The holy men, the professors, the priests and the philosophers, they all advise us to accept what we have, light a candle to it, chant a blessing and then place our heads on the pillow and drift off to sleep.
I know there is wisdom to this. That in a cosmic and spiritual sense, it is good and right and in part, essential for our well-being. But I also know that it has rarely, if ever, worked for me.
The issue draws a line in the sand we all have to contemplate, at one point or another. When do we accept our place in the world, our position and accomplishments as the way it is supposed to be — as good enough– and when do we swim against the tides, run into the headwinds, reject the sermons and — even when we know we have so much to be thankful for– demand even more?
I keep demanding. Not of government or of others but of myself. Yes, I can take joy and pride in the blessings I have (and they are considerable) but it keeps pressing on me to reach higher, to think smarter, to arrive at a breakthrough that brings me to a new and unexplored dimension. Each time I believe that I have done something important, the glow fades quickly, only to be replaced by the need to accomplish something far more significant.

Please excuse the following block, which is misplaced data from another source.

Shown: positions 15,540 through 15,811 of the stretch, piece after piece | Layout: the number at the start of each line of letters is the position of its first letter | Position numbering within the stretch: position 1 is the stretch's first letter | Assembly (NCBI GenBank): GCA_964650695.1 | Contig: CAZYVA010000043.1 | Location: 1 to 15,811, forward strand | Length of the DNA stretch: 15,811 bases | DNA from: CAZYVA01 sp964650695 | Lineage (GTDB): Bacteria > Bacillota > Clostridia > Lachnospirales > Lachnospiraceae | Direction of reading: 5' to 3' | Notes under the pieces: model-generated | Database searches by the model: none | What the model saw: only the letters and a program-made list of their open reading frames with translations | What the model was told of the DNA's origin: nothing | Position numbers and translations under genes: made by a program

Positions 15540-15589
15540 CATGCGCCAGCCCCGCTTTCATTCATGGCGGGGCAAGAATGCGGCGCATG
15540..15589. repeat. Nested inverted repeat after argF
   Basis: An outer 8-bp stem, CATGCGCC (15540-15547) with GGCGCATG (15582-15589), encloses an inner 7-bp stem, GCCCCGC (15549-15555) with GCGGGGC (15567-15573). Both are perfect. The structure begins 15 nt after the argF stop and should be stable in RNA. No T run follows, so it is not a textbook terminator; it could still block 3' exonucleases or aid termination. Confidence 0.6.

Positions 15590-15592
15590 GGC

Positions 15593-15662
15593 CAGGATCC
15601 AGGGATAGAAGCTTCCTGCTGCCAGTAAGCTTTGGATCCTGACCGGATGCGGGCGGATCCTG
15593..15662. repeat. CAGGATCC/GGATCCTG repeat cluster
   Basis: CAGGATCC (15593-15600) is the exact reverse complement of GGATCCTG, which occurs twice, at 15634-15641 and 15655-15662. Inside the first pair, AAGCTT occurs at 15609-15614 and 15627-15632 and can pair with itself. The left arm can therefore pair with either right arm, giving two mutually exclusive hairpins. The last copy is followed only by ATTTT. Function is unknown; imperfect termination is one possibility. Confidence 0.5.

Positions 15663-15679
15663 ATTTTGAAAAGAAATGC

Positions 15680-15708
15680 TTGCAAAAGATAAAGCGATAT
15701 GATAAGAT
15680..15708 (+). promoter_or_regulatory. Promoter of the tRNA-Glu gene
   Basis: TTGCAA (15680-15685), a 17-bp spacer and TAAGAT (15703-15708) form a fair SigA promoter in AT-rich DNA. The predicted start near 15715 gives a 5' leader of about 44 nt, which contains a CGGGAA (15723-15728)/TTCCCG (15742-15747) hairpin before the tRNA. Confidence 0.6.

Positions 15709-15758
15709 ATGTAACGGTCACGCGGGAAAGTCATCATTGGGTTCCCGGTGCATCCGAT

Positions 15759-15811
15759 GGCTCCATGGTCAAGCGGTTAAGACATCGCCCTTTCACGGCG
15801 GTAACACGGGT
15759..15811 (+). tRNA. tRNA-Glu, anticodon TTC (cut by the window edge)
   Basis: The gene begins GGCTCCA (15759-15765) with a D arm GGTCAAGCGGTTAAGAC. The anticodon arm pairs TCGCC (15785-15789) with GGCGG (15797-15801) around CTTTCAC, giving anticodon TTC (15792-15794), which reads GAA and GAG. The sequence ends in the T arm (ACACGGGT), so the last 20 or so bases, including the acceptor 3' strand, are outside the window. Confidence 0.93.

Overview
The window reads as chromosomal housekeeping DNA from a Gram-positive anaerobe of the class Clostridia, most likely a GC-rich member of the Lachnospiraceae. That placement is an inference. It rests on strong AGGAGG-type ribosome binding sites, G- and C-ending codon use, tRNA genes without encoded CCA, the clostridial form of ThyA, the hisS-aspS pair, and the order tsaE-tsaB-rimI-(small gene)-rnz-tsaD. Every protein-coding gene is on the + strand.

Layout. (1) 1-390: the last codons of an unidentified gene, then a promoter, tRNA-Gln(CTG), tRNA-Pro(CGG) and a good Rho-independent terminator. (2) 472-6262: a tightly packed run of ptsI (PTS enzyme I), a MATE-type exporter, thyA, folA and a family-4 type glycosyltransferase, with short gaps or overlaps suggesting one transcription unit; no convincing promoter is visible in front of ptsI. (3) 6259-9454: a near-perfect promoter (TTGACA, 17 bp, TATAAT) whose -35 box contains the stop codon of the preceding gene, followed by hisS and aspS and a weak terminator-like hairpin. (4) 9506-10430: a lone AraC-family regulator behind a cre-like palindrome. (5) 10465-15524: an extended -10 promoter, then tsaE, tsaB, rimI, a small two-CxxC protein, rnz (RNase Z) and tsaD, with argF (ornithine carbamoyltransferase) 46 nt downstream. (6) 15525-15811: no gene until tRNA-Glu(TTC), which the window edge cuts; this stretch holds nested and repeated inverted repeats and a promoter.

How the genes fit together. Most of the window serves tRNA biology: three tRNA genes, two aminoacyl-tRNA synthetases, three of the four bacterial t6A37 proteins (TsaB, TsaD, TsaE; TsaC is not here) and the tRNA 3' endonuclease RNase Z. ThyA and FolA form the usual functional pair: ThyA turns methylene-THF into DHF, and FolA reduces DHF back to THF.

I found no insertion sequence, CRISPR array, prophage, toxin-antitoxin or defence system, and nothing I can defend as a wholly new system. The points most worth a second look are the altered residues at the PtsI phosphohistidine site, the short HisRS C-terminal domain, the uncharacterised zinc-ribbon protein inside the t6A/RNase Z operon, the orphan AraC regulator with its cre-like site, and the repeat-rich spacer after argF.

I don’t say this with pride. In fact, I understand that there is something unappreciative in this failure to accept. When one has been blessed to the level I have been, I know that needing more, driving myself to achieve it, saying that I will never accept, is ungrateful and even worse. But then the sun rises, I hike with my dog Sky and I think, I ponder, I dream: how do I climb up from here?
I’m sure that shrinks would have a field day with this but I don’t give a damn. I can’t seem to put my emotions, my time on earth, my precious gift of life, in a tidy little box, flip on the TV, open a bottle of wine, and say “All is fine.”
It is but I can’t seem to be satisfied with that. The energy that wells up through my mind and body keeps upping the ante, searching for more, keeping me restless, bored with details, searching everywhere for what, in all likelihood does not exist: a sense that I have fulfilled my obligation and my dream of creating a body of work that endures. That has true meaning. That inspires and motivates others for generations to come.
I cannot simply take up space. I cannot simply accept. I will not stop. I will not rest.
If this is a blessing or a curse, if this is catalyst or a conceit, well that’s for the wise men to contemplate.
For me, it’s just an exhilreating reality.Email This Post